Of course, this is wishful thinking. The past will never rest in peace, although sometimes time can wash the pain of it away and leave the good memories we tend to cling to.

I wonder if anyone has blogged yet about the weird South African chick, who’s covered in bed bug bites and talks all funny.

Are our airlines a joke?

July 19, 2010

@amandasevasti I will NEVER fly Kulula again. Our cat is so traumatised, I’m lodging a complaint with the SPCA against @kulula

Why? Well, she and her husband had were migrating from Cape Town to Joburg, which is fairly stressful in the FIRST place for people used to breathing fresh air on a regular basis. They checked their cat in at Cape Town international’s swanky new airport, and their flight was delayed for three hours… Not sure what happens to cats in those situations. I presume they behave like stupid fucking cats – fail to read the safety instructions in their seat pocket, panic and scream so much you wish they’d just die. My attempts at google failed to yield answers. But do I know from bitter experience with numerous airlines, exactly what happens to humans. Although we’re only caged up with overpriced food and exclusive books at departures, we go kinda crazy, and crazier, the longer it goes on. We buy ugly sunglasses and send boring smses to our loved ones.

I love South Africa’s sense of humour – and delays at airports are normal, internationally. Then again, it’s how delays are managed that matters.

Pets astound me, as a concept – but cruelty to animals’ owners is just stupid business, cause they don’t hate pets. To them “if you were smaller, I’d eat you” is a cute look. They fucking love the meat-devouring, pillowpissing things. Old ladies in Sea Point wake up and squeeze their daschhunds’ poo out at 4am. I know, because I walk up Beach Road and stand in the calcifying, sun-blackened remains a few hours later.

On the SAA plane returning from Swaziland via Joburg recently, two Polish men in the seats next to me laughed their asses off at the safety video (you know the one, featuring Martinus Schalkwyk from the NNP (RIP, more like)? They asked me “Are all your planes like this?”

I laughed and shook my head, while failing to think of a plane that wasn’t, and feeling so proud, because I’m so damn proud of our way of handling things with humour. Because it’s like the vuvuzela – ours – even if I wish we’d chosen a more musical weapon of mass distraction.

As we walked out, we (the Polish guys and me) stopped and laughed at this plane that sat loading up passengers on the runway.

kulula humorous advert

Yeah... but read the fine print.

I, for one, appreciate their candor. Then again, the last flight is like the last blowjob – it always depends how your pussy felt when you arrived.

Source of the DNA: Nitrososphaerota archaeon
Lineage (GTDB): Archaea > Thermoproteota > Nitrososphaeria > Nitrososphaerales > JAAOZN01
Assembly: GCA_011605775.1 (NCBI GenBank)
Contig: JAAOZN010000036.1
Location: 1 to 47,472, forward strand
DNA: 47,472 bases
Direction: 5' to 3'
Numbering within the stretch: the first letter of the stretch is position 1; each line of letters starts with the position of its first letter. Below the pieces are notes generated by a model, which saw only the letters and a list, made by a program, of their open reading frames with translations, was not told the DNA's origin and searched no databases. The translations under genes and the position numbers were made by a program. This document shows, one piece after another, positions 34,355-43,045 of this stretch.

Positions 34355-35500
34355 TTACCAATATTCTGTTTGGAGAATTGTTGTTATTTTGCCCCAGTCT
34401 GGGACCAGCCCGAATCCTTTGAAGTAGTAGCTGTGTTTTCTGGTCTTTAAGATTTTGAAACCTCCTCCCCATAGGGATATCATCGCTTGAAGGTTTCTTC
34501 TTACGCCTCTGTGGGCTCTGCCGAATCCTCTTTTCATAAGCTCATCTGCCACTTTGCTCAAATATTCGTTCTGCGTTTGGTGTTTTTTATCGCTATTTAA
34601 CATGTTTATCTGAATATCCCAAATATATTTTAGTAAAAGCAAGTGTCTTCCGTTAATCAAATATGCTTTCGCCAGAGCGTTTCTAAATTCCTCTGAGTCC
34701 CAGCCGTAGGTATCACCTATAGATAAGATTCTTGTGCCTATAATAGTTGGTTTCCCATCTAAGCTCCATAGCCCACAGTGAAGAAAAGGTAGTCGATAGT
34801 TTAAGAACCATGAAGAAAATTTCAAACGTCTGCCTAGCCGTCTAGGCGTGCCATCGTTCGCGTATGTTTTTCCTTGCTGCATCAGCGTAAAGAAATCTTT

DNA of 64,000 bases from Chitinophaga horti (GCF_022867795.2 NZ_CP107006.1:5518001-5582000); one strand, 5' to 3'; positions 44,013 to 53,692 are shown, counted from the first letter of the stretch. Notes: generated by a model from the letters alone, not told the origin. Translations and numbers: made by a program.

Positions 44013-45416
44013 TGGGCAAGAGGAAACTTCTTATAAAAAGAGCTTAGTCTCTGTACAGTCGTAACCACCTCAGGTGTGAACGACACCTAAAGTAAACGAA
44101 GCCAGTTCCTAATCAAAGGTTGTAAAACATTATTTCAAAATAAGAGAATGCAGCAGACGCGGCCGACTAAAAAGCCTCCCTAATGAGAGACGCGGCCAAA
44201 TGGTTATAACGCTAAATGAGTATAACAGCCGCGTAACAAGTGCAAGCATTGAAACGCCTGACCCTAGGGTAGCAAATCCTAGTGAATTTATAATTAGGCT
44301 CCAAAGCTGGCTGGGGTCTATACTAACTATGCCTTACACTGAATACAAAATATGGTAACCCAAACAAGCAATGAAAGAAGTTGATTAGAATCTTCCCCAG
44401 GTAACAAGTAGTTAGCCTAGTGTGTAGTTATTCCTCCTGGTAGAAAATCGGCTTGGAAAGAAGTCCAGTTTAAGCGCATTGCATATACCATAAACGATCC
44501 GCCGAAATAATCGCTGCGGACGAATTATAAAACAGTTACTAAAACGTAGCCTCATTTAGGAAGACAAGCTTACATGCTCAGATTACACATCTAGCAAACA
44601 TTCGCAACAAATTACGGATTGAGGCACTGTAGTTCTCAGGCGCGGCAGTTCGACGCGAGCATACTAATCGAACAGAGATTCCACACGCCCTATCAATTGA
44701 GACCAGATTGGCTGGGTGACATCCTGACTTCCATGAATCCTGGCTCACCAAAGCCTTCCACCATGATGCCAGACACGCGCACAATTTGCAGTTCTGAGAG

This time last week…

June 29, 2010

A week ago, Bafana hadn’t played their final game of the World Cup, and I don’t think we were expecting the fantastic game we got. My life is about to change completely – so completely that i still don’t know exactly what bed I’ll be sleeping in in a month. Even from week to week, my plans change. Last week doesn’t seem like a 7 days ago; it feels like years ago.

She's called Lili Radloff, not Lili Kakloff, cause she's RAD. Snapped at the final Bafana game at Buena Vista Social Cafe.

Still I’m not whining. I’m just panicking. And to have spent my last few weeks in SA enjoying this amazing world cup is such a gift. It’s like Grahamstown Festival, but with happier people and better weather. The streets smell of caramelising Boerewors and woodsmoke, every second person is drunk, hung over or sick from drinking other people’s saliva out of Vuvuzelas, and although the soccer teams keep losing their clothes (they claim robbery, but really, guys…) I think it’s been a safe and exciting world cup.

welcome World Cup

Why I love the Vuvuzela

June 23, 2010

I remember saying – a few weeks back – that I wished we’d chosen a more musical cultural weapon than the Vuvuzela. But now I really don’t think football could ever be the same without it. When the games begin and the vuvus break out, it’s magic. And then there’s the other thing: FIFA branded everything, made their buck out of everything. But they missed the vuvuzela. How did they miss it? They’re like all the record companies that only started trying to sign Die Antwoord after they’d already been offered a three album deal with a top US label.